Surface wave dispersion across Tibet: Direct evidence for radial anisotropy in the crust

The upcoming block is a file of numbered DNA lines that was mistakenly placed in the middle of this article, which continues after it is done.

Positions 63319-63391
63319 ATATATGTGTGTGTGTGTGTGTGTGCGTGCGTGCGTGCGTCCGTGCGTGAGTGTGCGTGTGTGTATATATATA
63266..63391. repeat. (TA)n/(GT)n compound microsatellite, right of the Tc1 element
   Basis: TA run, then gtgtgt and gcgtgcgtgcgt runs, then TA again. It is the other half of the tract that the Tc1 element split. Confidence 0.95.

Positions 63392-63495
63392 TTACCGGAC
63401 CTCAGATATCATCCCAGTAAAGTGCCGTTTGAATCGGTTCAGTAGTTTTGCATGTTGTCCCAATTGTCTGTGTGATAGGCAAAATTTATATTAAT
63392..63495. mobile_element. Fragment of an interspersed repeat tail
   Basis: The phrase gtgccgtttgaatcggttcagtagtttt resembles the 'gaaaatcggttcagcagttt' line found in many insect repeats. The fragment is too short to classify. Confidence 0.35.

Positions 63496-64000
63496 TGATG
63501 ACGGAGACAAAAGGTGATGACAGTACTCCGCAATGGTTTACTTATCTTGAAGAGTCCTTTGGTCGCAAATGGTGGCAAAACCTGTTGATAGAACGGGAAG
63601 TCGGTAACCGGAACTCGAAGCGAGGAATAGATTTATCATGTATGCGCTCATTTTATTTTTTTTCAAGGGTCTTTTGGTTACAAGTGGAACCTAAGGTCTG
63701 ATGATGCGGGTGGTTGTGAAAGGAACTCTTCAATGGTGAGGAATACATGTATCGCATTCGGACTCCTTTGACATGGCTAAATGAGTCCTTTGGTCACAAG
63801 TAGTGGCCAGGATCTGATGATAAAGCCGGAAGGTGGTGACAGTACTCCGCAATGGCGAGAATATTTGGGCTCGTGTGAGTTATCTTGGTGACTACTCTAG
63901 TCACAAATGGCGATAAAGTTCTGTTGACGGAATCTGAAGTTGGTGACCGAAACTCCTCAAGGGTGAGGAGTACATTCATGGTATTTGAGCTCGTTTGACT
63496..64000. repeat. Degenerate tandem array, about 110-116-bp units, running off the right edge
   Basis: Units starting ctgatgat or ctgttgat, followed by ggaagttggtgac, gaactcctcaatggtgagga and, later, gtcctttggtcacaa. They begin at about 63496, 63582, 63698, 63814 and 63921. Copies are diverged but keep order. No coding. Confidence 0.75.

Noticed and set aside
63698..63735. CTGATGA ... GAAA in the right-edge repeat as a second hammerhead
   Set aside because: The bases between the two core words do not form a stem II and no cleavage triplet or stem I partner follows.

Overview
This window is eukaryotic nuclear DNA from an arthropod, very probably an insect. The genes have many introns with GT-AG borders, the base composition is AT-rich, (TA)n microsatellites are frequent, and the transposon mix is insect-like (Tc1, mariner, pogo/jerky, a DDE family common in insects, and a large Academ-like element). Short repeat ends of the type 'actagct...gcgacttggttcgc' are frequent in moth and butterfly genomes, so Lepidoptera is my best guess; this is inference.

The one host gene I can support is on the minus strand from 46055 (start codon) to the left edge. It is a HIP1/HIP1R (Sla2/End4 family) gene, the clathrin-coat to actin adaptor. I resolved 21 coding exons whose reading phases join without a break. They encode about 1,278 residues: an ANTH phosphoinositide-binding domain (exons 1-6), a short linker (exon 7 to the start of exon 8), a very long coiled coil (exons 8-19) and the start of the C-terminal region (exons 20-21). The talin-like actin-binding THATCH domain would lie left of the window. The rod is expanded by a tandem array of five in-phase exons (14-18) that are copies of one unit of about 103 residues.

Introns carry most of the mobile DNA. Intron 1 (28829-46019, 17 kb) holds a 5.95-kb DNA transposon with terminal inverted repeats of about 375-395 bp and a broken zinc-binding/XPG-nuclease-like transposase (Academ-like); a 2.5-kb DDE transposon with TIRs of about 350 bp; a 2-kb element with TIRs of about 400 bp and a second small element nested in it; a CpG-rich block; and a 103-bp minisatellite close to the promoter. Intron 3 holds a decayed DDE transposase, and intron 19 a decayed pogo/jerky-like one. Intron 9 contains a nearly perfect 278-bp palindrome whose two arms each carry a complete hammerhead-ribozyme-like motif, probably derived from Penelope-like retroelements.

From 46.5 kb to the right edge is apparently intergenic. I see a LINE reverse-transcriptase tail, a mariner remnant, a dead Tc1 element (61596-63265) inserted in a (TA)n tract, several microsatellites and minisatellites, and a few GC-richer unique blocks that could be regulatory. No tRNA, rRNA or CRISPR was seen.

Recordings in western Tibet of Rayleigh and Love waves at periods less than 70 s from aftershocks of the 2008 Sichuan earthquake cannot be matched by an isotropic velocity model beneath Tibet. These intermediate-period Rayleigh and Love waves require marked radial anisotropy in the middle crust of Tibet, with the vertically polarized S-waves propagating more slowly than S-waves with horizontal polarization. The magnitude of anisotropy inferred using paths entirely within Tibet is slightly greater than that obtained previously from a tomographic inversion of a dataset covering a larger region. Anisotropy in the middle crust likely reflects deformation of the middle crust, and is consistent with the notion of mid-crustal flow and thinning of the crust.